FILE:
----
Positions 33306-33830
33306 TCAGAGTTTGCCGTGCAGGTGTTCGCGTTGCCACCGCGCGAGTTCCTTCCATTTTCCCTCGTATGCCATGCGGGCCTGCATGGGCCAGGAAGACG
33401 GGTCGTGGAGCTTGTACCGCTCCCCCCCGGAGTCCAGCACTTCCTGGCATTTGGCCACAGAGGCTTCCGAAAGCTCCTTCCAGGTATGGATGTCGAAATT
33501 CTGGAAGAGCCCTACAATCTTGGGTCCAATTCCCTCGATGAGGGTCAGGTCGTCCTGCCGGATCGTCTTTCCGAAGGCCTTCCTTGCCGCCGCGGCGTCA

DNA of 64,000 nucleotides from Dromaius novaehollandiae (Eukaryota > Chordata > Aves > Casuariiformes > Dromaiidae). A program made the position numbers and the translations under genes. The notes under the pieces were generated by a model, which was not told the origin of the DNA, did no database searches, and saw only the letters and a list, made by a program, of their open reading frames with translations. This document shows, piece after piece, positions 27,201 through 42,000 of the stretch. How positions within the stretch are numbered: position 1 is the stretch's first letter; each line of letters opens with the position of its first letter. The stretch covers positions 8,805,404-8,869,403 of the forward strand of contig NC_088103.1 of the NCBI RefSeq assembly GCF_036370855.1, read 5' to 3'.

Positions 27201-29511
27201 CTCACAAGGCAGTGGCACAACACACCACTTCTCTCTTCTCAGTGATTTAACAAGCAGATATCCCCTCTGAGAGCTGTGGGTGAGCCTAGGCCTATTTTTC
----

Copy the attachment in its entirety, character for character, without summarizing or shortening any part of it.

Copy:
Positions 33306-33830
33306 TCAGAGTTTGCCGTGCAGGTGTTCGCGTTGCCACCGCGCGAGTTCCTTCCATTTTCCCTCGTATGCCATGCGGGCCTGCATGGGCCAGGAAGACG
33401 GGTCGTGGAGCTTGTACCGCTCCCCCCCGGAGTCCAGCACTTCCTGGCATTTGGCCACAGAGGCTTCCGAAAGCTCCTTCCAGGTATGGATGTCGAAATT
33501 CTGGAAGAGCCCTACAATCTTGGGTCCAATTCCCTCGATGAGGGTCAGGTCGTCCTGCCGGATCGTCTTTCCGAAGGCCTTCCTTGCCGCCGCGGCGTCA

DNA of 64,000 nucleotides from Dromaius novaehollandiae (Eukaryota > Chordata > Aves > Casuariiformes > Dromaiidae). A program made the position numbers and the translations under genes. The notes under the pieces were generated by a model, which was not told the origin of the DNA, did no database searches, and saw only the letters and a list, made by a program, of their open reading frames with translations. This document shows, piece after piece, positions 27,201 through 42,000 of the stretch. How positions within the stretch are numbered: position 1 is the stretch's first letter; each line of letters opens with the position of its first letter. The stretch covers positions 8,805,404-8,869,403 of the forward strand of contig NC_088103.1 of the NCBI RefSeq assembly GCF_036370855.1, read 5' to 3'.

Positions 27201-29511
27201 CTCACAAGGCAGTGGCACAACACACCACTTCTCTCTTCTCAGTGATTTAACAAGCAGATATCCCCTCTGAGAGCTGTGGGTGAGCCTAGGCCTATTTTTC